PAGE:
The very first shot of the movie shows Heather Chandler tying a red scrunchie through her hair. This scrunchie––and the color red––symbolize social power throughout the movie: the school colors are red and black, the jocks wear red jackets, the “lunchtime poll” clipboard is red, Heather Chandler’s locker is full of red knicknacks, and so on.
In the movie's first scene, the Heathers are playing croquet, a genteel sport and a handy metaphor for their power plays. The colors of their outfits match their croquet balls: Heather McNamara, the cheerleader, is yellow. (Even the pills she tries to overdose with are yellow.) Chandler, the leader of the pack, is red. The timid, doelike Heather Duke is green––but her hair is dyed dark red. All the girls wear jackets with shoulder pads over button-up shirts––a then-stylish look.
Would any 16-year-old be caught dead in these outfits––or with that hair––in 2010? Nothing ages faster than the avant-garde.
Veronica, in contrast, wears black, grey and blue (with the occasional white accent) throughout the movie. She’s the only brunette in the clique (though Ryder’s natural hair color is blonde). Her outfits have also aged the best out of any of the character's. Her croquet color is blue.
Veronica has short hair. This is a subtle but telling social cue, not just in this movie but in life. Since long hair takes longer to style, its owner is, presumably, more willing to spend time on their appearance, especially if they have a perm (like Chandler and McNamara do). Short hair is more practical.
While writing in her diary, Veronica wears a monocle, an interesting accessory written into the screenplay but never commented on. Like croquet, a monocle is traditionally associated with upper-class society. It became popular among gentlemen in the 1790s, and remained so through the 20th century, when it became an emblematic accessory (along with the morning coat and top hat) of the upper-class businessman. Note the bowler hat in the above picture: Even if Veronica dislikes the social hierarchy, she’s still a part of it.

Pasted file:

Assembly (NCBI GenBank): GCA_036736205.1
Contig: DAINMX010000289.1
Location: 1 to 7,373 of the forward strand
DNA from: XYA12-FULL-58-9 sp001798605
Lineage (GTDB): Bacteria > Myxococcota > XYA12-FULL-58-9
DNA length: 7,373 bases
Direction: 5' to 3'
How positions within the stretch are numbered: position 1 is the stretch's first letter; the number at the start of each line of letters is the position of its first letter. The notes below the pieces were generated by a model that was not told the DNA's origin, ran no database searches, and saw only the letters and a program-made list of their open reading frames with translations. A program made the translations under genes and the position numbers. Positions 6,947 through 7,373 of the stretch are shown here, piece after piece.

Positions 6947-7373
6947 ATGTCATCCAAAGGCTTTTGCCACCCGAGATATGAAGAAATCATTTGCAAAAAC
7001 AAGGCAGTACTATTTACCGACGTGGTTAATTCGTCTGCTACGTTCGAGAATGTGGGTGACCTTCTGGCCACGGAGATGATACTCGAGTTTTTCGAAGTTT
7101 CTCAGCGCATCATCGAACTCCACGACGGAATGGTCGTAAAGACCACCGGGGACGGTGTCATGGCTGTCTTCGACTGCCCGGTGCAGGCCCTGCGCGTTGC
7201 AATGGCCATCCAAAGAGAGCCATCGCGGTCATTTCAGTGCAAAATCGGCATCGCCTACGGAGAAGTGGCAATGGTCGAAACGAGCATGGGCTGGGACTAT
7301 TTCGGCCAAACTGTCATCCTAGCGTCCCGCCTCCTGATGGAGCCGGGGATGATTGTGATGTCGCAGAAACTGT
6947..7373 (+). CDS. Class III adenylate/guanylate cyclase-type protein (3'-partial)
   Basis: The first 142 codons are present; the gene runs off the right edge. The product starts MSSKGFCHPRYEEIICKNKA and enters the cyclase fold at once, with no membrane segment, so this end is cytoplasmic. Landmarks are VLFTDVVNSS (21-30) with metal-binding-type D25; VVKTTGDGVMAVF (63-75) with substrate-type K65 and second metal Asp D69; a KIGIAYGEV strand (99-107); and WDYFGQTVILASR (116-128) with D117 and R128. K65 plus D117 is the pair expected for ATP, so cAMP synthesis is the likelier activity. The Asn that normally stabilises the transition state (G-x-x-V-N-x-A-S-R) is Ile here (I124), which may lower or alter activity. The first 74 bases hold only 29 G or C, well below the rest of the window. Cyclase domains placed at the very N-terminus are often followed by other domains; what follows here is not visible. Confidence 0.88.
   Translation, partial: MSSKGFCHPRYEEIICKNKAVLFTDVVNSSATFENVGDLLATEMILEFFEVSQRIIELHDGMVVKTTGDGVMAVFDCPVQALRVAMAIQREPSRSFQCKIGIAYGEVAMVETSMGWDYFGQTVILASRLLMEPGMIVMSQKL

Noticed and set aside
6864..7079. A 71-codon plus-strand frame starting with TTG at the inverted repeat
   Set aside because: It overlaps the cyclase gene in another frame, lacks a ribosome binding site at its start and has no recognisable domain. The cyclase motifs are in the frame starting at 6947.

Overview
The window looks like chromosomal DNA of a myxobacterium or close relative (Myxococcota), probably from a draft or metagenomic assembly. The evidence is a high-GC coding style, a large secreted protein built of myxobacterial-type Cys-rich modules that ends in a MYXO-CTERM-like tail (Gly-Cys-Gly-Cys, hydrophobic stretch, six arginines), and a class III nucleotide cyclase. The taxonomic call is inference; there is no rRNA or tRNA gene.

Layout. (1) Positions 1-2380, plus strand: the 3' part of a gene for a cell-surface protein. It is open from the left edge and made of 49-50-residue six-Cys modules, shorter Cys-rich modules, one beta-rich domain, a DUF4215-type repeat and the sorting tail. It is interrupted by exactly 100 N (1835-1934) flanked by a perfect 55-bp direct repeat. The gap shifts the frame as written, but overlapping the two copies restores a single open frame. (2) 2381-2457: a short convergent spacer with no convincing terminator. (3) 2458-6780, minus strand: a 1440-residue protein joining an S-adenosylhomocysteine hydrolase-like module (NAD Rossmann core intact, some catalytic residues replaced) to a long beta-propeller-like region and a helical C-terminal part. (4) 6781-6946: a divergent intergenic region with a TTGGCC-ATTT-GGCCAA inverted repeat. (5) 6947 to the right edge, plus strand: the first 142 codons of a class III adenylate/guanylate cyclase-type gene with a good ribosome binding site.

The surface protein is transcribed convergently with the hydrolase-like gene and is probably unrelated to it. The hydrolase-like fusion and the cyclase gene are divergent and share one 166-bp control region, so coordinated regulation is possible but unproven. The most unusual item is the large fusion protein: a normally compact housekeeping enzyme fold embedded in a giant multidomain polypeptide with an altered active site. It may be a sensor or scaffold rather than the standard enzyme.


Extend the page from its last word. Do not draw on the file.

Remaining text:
Throughout the movie, pink clothing conveys vulnerability, especially female vulnerability. Betty Finn, Veronica Sawyer’s “dweeb-ette” friend (Betty and Veronica, Finn and Sawyer...get it?), wears pink sweaters. Martha Dunnstock, the overweight laughing-stock of the school, is introduced wearing a pink sweatshirt. Heather Chandler wears a pink dress at her funeral and in the bedroom scene, and her bedroom, despite the red carpet and red bow above the bed, is mostly pink. Some of the "geek squad" wear mauve, a dark pink that’s not quite purple.
Let’s now turn to Jason Dean, or J.D., the handsome, articulate rebel. J.D. wears variations on the same outfit throughout the film: a black gunslinger coat, black jeans, leather shoes, and a loose fitting, button-up shirt over a men’s tank top. He also wears one gold earring. In the third arc, he switches from dress shirts to t-shirts. His gun of choice is the photogenic .357 Magnum.
The homage to James Dean is obvious, the allusion to Holden Caulfield apparent, the comparison to Columbine inevitable. Even after the trenchcoat mafia myth is discarded, an eerie similarity remains: Harris and Klebold originally planned to blow up the school, then shoot survivors as they ran out of the building. J.D. even calls his plot a "Woodstock for the Eighties," a grandiosity present in many school shooting plots.